At my mom’s house, surrounded by family and family friends eating guayaba pies, drinking coffee or beer, telling jokes and stories–it doesn’t feel like we just came from a funeral. It feels like a party. The inevitable sound of the poker chips signals the start of a game.
I sit apart, taking a moment to recharge from all the emotion spent the last few days, and reflect. Last night at the wake, the atmosphere was close. Intimate. A reunion in many senses. There were friends and relatives not seen for years. A vanished aunt and cousin resurfaced, I hugged them and felt I was hugging two people–a stranger, and inside of that stranger someone I used to know and love. Much different was the appearance of my best friend of seven years. When I hugged her, and talked with her, it almost seemed that four years had not passed since we last saw one another. For reasons that I can’t explain now, reasons that made sense to me until I told her out loud, I’d let this friendship go. I missed her wedding. I missed her baby being born. All because of the things I couldn’t say, things I couldn’t ask for. Still, she came. And her coming showed me how wrong I’d been, it reminded me that she had always offered me devotion and friendship that are of rare quality. I’m so sorry that I squandered it. But thankful to my grandmother for this, because it brought a healing that I’ve needed, that my family has needed.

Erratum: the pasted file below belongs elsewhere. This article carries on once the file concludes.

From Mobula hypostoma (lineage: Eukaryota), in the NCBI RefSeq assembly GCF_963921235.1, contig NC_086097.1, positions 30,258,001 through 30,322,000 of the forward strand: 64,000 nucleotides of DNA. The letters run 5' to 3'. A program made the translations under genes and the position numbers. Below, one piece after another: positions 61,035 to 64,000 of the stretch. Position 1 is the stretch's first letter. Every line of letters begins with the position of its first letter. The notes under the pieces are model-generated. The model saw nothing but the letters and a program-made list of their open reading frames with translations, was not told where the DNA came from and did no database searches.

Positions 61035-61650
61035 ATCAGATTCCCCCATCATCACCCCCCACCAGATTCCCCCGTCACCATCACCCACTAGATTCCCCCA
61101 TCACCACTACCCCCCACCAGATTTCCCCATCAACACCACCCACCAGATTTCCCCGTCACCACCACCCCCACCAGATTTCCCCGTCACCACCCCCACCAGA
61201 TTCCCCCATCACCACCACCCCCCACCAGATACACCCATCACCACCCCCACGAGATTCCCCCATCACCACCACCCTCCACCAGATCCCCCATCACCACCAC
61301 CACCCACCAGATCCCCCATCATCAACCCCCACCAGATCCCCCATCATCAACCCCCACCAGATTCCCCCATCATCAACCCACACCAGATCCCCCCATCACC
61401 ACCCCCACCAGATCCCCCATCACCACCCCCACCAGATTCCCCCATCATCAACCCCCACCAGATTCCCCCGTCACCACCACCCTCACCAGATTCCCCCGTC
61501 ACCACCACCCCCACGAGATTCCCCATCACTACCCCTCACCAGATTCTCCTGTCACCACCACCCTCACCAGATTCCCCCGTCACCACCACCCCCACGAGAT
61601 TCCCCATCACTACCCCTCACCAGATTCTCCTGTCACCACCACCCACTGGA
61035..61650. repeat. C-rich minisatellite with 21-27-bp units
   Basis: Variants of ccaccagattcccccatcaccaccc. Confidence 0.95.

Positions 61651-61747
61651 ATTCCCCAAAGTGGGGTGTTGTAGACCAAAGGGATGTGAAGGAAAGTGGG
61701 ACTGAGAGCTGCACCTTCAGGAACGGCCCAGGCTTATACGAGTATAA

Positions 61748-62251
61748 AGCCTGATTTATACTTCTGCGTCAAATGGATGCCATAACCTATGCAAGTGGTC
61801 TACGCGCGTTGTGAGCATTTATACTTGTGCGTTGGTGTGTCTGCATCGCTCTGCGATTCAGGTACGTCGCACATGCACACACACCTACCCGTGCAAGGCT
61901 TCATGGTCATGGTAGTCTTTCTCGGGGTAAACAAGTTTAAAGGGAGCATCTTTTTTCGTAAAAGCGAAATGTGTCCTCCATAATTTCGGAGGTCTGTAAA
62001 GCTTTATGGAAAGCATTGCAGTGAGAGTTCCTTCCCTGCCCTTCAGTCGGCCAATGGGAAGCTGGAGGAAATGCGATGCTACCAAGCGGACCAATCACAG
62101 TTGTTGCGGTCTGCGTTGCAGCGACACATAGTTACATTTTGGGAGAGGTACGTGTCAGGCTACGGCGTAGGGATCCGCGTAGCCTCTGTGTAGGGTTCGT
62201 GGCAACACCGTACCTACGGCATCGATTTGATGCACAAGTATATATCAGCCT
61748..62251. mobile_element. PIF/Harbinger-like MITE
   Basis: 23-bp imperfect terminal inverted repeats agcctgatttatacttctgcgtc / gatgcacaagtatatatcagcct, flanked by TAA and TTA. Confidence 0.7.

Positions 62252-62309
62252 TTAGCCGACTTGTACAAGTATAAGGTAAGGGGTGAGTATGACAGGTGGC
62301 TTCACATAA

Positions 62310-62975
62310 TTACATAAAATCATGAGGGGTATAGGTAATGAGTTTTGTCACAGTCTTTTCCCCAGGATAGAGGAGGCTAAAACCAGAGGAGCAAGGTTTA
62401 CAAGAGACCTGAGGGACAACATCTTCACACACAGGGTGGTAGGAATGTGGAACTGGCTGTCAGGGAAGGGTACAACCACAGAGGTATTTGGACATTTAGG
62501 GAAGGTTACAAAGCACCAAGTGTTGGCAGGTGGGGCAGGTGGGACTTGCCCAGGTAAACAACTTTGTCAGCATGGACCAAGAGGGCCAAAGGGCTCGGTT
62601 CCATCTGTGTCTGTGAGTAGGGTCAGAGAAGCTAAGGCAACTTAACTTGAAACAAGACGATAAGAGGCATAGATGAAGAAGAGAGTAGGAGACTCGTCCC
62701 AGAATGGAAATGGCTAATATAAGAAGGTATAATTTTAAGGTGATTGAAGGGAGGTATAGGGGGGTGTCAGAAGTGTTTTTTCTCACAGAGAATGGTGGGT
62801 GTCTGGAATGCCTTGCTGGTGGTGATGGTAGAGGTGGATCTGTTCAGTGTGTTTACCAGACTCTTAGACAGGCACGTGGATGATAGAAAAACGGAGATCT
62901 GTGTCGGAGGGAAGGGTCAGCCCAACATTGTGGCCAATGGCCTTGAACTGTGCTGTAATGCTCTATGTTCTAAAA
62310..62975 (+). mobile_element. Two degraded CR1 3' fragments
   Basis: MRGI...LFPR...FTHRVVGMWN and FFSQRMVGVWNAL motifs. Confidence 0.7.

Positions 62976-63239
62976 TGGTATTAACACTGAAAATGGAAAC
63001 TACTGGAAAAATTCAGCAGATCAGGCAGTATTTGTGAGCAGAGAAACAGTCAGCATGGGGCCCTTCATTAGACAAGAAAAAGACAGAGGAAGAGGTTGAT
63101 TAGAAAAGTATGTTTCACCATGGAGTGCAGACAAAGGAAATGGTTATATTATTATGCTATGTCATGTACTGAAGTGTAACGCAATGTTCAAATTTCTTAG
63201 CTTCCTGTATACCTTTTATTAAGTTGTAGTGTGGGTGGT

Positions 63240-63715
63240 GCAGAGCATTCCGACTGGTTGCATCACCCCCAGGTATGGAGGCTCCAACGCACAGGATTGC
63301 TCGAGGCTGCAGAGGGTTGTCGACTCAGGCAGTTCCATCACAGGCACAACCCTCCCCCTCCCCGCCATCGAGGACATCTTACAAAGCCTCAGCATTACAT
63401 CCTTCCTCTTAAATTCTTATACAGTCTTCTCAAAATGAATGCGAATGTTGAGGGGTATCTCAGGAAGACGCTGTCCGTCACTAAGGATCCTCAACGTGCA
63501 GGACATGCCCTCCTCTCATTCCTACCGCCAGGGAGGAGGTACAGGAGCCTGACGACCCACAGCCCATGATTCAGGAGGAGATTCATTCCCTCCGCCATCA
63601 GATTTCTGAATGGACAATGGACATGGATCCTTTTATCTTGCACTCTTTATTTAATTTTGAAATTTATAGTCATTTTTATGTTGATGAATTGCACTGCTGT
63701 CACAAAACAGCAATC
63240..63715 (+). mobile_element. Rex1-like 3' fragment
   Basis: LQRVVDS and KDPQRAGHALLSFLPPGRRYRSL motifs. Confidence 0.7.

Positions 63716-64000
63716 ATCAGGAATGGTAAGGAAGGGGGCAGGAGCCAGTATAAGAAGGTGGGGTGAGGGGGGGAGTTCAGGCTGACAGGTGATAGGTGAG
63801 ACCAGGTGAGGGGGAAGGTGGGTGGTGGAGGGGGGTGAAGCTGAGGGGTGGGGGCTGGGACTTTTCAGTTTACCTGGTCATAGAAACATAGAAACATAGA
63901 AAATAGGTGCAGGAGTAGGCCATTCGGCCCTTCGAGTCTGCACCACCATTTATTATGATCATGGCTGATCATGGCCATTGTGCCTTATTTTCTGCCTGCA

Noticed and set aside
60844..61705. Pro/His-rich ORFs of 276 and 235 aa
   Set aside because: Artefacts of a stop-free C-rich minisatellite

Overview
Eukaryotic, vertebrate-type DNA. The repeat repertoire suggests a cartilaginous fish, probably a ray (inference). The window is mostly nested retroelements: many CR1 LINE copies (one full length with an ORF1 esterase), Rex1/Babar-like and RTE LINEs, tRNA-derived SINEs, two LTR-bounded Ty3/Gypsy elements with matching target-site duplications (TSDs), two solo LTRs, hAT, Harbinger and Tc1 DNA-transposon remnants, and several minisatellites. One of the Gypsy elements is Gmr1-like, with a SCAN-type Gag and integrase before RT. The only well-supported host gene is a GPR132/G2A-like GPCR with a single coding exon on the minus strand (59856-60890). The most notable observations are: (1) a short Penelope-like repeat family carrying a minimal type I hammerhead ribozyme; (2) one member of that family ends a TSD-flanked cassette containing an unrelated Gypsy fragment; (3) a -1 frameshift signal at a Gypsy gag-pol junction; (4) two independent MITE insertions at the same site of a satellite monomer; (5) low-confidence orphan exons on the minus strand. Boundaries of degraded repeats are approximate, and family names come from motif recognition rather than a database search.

It has not seemed like a tragic occasion by any means–sometimes sad but never somber. I don’t know if that’s a function of my family’s collective personality (it’s only a matter of time until someone starts cracking jokes, like my mother AT the gravesite with empty folding seats on either side of her, “Somebody had better sit in these chairs. Grandma paid for them!”) or due to the fact that this was a death that came with so much warning.
In any case, it’s been a kind of bonding for my family that I’ve rarely seen. For a moment I worried that, without grandma to tie us to one another, we’d lost the common thread. But now I realize that will never be the case. There will always be that shared history, the experiences and memories, that keep us together, and keep her with us.